On Wednesday, House Committee on Energy and Commerce GOP leaders wrote letters to AT&T, T-Mobile, Sprint, and Verizon requesting answers to a variety of questions, including asking the telcos to identify which third parties they have shared location data and information with at any time since 2007.
"Nonetheless, we are reviewing these issues carefully to ensure the proper handling of all AT&T customer information." And T-Mobile US's Legere told Senator Wyden to his face that he would end the practice of selling location data through third parties.
Earlier this week, AT&T said it "only permit[s] sharing of location when a customer gives permission for cases like fraud prevention or emergency roadside assistance or when required by law." But the Motherboard investigation showed that the data was being re-sold on the black market, allowing pretty much anyone to get the location of other people's phones.
If you want your lawmakers to join the effort to protect your privacy data, contact Congress now to demand that they work with the FCC to investigate why cell phone companies are selling our location and personal information, and enforce laws to prevent this from ever happening again.
The FCC this week voted yes on a new proposal the agency says will help combat the scourge of robocalls, but critics and consumer groups say opens the door to wireless carriers being able to censor text message campaigns they don't like, or SMS services that may compete with their own offerings.
Barr’s appointment would be welcome news for at least three major internet service providers and a trade organization -- including Verizon, AT&T, Comcast, and the National Cable & Telecommunications Association -- that have spent more than $600 million lobbying on Capitol Hill since 2008, according to a MapLight analysis.
According to an announcement by acting New York Attorney General Barbara Underwood, Verizon's Oath operations (the mash up of its Yahoo and AOL acquisitions) routinely auctioned off ad space and placed ads on websites the company knew targeted kids -- without parental consent.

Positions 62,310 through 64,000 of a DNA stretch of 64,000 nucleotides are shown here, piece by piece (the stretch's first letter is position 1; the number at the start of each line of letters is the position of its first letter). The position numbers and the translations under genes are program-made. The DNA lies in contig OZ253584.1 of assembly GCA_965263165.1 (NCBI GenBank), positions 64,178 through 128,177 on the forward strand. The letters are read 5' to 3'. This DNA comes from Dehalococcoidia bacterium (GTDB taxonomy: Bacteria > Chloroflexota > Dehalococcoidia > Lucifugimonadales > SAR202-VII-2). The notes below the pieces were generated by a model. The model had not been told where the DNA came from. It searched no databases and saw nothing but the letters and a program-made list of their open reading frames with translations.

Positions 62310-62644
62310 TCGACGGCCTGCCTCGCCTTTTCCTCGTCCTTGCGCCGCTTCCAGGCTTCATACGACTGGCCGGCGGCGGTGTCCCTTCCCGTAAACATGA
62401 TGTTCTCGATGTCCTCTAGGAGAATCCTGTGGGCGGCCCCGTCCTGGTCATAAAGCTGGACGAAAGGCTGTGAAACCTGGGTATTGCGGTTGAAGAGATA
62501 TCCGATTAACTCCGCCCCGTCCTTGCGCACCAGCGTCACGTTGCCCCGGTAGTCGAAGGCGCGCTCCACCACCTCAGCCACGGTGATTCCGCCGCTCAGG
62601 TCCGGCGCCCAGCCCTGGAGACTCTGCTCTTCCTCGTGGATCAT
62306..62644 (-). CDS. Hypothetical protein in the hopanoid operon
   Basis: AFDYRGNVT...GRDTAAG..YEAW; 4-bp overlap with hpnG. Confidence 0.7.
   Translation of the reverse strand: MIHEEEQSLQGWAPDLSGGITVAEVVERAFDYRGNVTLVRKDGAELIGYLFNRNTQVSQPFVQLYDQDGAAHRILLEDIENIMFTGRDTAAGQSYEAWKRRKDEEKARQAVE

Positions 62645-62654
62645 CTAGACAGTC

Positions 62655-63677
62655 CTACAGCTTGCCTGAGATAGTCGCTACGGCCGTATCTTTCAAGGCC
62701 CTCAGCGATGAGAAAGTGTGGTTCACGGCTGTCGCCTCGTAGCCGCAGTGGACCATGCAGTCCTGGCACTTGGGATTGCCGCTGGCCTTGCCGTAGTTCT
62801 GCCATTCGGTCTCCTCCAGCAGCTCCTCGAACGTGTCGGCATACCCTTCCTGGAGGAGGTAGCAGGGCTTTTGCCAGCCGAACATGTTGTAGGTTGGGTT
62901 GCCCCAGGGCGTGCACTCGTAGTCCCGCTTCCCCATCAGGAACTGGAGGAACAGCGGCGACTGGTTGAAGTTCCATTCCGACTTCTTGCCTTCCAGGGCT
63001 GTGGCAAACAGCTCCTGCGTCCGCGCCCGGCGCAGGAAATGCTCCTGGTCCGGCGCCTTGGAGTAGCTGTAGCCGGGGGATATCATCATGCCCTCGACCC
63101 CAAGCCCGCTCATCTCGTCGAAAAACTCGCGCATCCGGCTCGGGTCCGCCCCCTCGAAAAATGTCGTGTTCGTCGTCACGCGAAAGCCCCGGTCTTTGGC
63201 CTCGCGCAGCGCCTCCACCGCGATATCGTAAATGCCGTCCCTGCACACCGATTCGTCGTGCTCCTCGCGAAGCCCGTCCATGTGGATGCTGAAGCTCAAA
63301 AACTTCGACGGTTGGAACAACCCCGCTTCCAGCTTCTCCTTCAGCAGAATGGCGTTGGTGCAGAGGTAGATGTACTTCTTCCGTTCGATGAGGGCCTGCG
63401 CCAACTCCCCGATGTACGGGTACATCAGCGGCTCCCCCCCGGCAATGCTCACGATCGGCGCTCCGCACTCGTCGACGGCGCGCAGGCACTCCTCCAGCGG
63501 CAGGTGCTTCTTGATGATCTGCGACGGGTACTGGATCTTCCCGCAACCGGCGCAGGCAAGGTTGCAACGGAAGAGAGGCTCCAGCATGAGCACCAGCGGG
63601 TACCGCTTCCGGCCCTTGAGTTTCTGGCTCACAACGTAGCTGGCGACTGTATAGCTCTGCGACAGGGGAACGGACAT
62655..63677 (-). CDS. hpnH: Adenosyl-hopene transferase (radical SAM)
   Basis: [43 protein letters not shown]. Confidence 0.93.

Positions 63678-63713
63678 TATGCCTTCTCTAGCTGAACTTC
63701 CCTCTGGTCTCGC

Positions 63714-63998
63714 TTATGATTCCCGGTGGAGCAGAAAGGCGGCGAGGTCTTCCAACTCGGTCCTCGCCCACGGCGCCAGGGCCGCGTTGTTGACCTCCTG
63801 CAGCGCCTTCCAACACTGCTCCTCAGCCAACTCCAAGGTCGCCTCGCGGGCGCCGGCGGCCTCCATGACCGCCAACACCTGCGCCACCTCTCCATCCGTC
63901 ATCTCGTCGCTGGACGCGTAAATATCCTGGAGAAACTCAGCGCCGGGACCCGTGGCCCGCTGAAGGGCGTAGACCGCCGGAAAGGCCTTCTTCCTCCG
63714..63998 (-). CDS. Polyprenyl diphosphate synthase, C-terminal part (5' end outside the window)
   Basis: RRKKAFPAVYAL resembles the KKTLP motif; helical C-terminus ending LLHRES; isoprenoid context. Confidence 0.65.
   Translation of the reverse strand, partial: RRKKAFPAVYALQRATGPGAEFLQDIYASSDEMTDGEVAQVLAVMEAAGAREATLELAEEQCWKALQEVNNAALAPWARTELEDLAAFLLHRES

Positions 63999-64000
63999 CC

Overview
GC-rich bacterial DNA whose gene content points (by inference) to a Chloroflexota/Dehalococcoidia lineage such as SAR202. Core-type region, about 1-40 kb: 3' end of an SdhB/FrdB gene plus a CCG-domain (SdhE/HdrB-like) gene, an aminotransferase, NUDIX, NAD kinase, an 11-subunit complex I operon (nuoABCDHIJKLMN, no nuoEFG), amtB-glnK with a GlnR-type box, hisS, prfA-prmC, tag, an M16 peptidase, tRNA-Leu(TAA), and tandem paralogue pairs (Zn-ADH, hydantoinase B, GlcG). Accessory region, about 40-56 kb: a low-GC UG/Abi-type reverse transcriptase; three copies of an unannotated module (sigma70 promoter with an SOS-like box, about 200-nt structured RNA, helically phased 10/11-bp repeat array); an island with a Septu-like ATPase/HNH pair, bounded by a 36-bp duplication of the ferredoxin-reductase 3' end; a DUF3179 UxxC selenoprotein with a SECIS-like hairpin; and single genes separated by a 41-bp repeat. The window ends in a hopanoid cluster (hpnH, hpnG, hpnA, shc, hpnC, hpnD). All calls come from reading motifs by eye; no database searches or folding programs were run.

The Senator’s proposal would dramatically beef up Federal Trade Commission authority and funding to crack down on privacy violations, let consumers opt out of having their sensitive personal data collected and sold, and impose harsh new penalties on a massive data monetization industry that has for years claimed that self-regulation is all that’s necessary to protect consumer privacy.
California’s net neutrality bill, S.B. 822 has received a majority of votes in the Senate and is heading to the governor’s desk. In this fight, ISPs with millions of dollars to spend lost to the voice of the majority of Americans who support net neutrality.
There's a brief section later in the document, suggesting that they play up Trump now fighting with Google, and suggest that's a good point to drop in the "same rules for edge" providers meaningless argument:
This year, the two major wireless and wireline providers (Verizon and AT&T) that are leading the effort to oppose California passing net neutrality legislation are expected to receive an additional $7 billion in cash in hand from Congress’ tax cuts.
Yahoo’s owner, the Oath unit of Verizon Communications Inc., has been pitching a service to advertisers that analyzes more than 200 million Yahoo Mail inboxes and the rich user data they contain, searching for clues about what products those users might buy, said people who have attended Oath’s presentations as well as current and former employees of the...